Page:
What you need to know about legal status of Cannabis
Legal status of Cannabis – With the Government proposing new changes to the legal status of cannabis, many of us are wondering what to think and how it will affect us, our families and communities. A new Health Canada survey sought to obtain detailed information about the knowledge, attitudes and behaviours of Canadians who use cannabis for non-medical and medical purposes and the perceptions of non-users. Here are some interesting insights from the survey.
Perceptions on benefits and harms. About half of all respondents indicated that they believe that cannabis has a positive effect on mood, creativity, anxiety and sleep. On the other hand, some people indicated that cannabis had a negative effect on motivation, memory, concentration, attention and thinking and decision-making. More than 70% of respondents thought that using cannabis could be habit forming. Research shows that THC in cannabis causes an increase in levels of dopamine, the pleasure chemical, in the brain, motivating people to keep using it. If you are intersted in where to purchase good quality cannabis, you should do your research into something like where to buy weed online. This way, you are not committing to anything before fully understanding what you are purchasing. In fact, it’s estimated that 9% of cannabis users will develop an addiction to it — a figure that rises with daily use and among people who start using as teenagers.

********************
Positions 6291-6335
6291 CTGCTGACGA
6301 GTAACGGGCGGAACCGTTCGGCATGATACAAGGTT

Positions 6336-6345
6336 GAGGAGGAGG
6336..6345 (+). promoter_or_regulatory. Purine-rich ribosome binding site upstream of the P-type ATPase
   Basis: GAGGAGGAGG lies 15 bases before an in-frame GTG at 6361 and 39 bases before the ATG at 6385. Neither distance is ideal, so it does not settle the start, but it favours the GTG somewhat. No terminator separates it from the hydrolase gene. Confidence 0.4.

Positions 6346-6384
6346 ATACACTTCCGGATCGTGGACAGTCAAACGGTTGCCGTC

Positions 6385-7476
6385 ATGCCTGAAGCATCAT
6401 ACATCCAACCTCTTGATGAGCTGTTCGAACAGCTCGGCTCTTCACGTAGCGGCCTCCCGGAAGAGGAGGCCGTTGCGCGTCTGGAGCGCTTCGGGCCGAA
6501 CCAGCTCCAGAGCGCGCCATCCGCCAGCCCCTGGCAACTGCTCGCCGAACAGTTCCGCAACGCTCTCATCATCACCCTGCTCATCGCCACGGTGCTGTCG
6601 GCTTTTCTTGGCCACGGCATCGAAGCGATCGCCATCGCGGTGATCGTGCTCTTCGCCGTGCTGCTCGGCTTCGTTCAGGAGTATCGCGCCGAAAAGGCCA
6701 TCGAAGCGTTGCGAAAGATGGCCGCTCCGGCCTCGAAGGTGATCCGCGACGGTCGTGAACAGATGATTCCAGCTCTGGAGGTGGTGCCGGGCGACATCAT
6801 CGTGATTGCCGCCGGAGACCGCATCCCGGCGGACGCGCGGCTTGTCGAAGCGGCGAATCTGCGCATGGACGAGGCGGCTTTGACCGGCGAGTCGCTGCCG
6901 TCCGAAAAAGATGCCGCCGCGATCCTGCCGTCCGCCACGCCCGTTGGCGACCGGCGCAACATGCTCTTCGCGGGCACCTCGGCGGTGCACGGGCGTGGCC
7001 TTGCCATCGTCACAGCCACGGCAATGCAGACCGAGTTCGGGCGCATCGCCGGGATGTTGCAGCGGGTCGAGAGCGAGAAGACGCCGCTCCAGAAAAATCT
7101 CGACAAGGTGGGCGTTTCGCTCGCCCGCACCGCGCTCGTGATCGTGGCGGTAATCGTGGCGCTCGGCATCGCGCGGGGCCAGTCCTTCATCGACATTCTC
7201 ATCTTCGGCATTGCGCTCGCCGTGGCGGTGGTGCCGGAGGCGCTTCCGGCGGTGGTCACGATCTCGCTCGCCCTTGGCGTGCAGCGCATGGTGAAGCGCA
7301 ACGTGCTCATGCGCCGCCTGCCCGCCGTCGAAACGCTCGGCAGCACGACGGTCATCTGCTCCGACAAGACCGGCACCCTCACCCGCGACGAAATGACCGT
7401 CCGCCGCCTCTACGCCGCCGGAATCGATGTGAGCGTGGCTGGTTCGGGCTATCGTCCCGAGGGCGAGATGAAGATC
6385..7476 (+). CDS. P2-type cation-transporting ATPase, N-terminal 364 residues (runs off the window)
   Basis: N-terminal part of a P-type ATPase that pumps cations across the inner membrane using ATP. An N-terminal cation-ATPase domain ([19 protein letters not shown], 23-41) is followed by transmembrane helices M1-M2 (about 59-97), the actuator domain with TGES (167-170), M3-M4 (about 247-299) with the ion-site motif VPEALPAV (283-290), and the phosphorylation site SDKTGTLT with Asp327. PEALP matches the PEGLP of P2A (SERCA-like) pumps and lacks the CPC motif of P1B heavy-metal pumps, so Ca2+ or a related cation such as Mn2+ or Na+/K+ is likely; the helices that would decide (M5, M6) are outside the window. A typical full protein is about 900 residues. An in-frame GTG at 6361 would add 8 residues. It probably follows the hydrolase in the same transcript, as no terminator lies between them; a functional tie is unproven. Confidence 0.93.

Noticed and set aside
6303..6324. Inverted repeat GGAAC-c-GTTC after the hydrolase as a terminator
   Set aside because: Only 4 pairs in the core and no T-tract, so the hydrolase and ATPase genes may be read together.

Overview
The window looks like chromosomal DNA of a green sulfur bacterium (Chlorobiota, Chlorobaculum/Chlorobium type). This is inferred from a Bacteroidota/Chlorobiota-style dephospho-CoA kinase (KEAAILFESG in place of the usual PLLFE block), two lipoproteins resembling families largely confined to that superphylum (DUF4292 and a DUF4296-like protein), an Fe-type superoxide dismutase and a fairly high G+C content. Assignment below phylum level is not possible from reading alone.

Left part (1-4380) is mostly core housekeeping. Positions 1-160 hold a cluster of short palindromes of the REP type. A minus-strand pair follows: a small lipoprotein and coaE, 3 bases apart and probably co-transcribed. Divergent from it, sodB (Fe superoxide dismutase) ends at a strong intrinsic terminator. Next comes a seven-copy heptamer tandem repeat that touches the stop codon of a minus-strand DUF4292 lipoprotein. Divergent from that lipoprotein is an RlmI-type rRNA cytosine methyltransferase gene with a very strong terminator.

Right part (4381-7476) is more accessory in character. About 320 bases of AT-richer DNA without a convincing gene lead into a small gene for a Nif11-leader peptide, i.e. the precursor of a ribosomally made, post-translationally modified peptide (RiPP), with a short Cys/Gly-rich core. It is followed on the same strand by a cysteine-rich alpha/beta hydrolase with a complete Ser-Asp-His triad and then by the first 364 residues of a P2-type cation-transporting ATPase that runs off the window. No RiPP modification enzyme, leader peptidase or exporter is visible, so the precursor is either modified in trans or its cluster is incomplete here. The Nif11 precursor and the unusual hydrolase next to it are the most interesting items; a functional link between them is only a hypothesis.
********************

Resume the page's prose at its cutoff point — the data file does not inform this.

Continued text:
Opinions on using and driving. 4 out of 10 respondents who said that they had used cannabis in the past 12 months also said that they had driven within 2 hours of using cannabis. Cannabis can impair the skills needed to drive safely and perform other high-speed activities like skiing, biking and skateboarding. Participating in any of these activities while impaired can result in accidents that can cause serious injuries, even death.
Age of first use. The average age of respondents when they first used cannabis for non-medical purposes was 18.7 years of age. It’s important to remember that using cannabis at a young age, frequently and over a long period of time can have long-lasting impacts on learning, attention and memory. Early and frequent cannabis use also increases the chance of addiction. If approved, the proposed legislation would restrict the sale of cannabis to people over the age of 18 (or higher, depending on your province or territory).
Find more information at canada.ca/cannabis.